I dipped into the ladies lounge, and alone in the cool, comfortably furnished lounge. I slumped down onto a short stuffed couch, exhaling the breath I had been holding for the past three hours. I took a sip of water and closed my eyes, dreading the thought of going back out to the party, to be observed and judged by the poised and elegant well-to-do people filling the luxury exposition. The girls would start bugging their parents soon, I had to go back out there. There was no avoiding it. As I stood up to walk to the door, a British woman and her daughter walked into the ladies lounge. They both had on shorts and t-shirts. As I passed them walking out the door, the woman turned to me; she had a bright glowing face and a brilliantly white smile. “What an elegant dress, we’re so underdressed!” She laughed breezily. I halted, shocked, and beamed. “Thank you.”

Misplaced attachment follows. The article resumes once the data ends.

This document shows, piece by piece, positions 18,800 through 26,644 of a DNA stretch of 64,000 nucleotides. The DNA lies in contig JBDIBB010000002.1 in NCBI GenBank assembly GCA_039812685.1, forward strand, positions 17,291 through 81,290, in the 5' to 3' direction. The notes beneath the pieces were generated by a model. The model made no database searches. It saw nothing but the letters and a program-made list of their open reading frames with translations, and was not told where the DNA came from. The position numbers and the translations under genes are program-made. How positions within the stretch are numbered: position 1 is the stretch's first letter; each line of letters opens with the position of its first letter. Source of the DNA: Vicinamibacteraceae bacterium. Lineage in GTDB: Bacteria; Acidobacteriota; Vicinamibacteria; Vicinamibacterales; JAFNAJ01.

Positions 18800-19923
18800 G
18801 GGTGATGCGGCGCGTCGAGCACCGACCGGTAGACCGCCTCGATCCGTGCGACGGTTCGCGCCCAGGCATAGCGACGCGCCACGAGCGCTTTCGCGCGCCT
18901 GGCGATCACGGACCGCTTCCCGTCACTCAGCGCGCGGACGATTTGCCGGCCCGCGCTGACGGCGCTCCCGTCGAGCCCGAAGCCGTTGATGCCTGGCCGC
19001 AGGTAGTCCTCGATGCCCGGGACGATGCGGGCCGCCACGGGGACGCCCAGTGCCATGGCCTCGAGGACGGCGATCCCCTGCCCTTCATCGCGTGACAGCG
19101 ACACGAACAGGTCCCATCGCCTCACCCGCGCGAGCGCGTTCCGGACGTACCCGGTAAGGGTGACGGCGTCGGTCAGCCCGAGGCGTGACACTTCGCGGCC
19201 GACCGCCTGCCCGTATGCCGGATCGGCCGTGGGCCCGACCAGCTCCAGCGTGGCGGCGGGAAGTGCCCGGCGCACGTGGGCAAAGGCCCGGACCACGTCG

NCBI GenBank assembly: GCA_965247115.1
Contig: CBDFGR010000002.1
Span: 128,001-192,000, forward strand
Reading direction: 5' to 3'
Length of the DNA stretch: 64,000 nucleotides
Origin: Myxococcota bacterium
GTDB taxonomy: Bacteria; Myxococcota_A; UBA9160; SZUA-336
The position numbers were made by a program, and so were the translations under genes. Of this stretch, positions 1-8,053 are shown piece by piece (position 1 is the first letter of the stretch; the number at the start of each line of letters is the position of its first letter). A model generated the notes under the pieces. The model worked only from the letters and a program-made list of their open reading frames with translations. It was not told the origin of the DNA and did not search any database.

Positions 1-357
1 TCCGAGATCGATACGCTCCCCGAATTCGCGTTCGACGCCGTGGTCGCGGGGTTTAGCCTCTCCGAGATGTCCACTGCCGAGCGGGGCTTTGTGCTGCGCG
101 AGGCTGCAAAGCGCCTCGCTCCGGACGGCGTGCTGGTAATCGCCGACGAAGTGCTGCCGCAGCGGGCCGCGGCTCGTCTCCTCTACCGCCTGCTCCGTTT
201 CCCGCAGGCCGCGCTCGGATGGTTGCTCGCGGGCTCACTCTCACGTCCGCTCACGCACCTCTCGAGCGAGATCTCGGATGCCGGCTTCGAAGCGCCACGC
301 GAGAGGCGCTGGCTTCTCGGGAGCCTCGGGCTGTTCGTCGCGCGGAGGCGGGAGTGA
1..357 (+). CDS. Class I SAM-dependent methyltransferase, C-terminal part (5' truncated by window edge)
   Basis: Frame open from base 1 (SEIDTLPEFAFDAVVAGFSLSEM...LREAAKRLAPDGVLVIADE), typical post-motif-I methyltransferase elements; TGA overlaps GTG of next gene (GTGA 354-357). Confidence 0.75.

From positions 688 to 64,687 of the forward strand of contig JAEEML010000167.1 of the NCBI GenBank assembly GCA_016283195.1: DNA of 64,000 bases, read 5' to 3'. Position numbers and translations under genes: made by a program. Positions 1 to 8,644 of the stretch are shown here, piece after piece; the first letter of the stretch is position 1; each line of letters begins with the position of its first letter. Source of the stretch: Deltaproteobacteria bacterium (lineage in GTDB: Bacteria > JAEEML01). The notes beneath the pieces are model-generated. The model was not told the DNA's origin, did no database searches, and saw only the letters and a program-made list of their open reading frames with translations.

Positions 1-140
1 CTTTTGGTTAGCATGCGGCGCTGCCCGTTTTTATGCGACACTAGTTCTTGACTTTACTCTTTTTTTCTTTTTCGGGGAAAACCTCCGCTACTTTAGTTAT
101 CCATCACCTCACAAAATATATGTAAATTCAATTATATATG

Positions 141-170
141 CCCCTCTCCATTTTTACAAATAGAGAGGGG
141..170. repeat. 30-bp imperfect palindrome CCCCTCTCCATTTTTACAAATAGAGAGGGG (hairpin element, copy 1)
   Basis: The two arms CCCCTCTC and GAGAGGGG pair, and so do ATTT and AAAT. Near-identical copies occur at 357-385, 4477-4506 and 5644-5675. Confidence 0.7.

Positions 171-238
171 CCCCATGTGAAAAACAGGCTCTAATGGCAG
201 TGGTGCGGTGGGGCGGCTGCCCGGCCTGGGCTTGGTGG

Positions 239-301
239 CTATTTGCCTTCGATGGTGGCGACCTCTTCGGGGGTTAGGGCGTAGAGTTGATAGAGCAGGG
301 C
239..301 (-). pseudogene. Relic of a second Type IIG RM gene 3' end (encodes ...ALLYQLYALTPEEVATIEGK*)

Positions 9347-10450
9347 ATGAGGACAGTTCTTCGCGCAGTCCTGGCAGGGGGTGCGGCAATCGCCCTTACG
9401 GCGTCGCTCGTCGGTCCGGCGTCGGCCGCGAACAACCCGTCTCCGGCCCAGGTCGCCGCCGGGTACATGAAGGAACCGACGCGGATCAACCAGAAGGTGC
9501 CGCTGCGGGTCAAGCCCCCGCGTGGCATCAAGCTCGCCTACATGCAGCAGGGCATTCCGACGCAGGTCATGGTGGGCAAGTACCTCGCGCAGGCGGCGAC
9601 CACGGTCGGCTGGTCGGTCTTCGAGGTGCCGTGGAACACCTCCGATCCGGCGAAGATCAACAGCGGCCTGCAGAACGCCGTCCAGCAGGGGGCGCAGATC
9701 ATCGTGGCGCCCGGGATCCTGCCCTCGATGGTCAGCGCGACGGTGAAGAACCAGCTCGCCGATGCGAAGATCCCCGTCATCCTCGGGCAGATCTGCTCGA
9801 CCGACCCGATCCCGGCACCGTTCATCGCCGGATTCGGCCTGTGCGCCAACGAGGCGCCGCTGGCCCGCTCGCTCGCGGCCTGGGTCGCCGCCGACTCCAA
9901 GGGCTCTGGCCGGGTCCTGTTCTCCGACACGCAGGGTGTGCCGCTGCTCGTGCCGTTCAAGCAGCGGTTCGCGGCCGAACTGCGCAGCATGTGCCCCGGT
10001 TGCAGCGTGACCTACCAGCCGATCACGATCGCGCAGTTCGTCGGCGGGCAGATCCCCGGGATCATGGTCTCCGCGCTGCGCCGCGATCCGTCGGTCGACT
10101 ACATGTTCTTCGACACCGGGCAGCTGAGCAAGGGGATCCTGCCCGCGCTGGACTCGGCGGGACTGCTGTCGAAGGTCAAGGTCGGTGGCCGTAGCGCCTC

I returned to the party, my usual confidence welling up inside me. I may not be wearing a $3000 Dior dress, fine jewelry or designer shoes, but I didn’t need to be. This wasn’t my normal setting, I may be out of my comfort zone, but I couldn’t let the fear of being judged stop me from enjoying this once-in-a-lifetime experience. How many people have the chance to attend a luxurious party on the shores of Lake Como? I was the au pair and I wasn’t in designer clothes. Fine, let it be known, no more pretending; people at the party didn’t care about what someone else’s American au pair was wearing or doing. It was obvious that this world was new to me, but the beauty in that is that no one knew me, nor cared to pay much attention to me. I took a flute of sweet guava champagne from a tray and sat on the soft grass, overlooking the expansive lake bathing in the last glimmer of twilight. I played duck-duck goose with the girls and their friends, told silly jokes, laughed, and soaked in the gusts of warm night air coming off the lake, completely at peace with myself and my surroundings.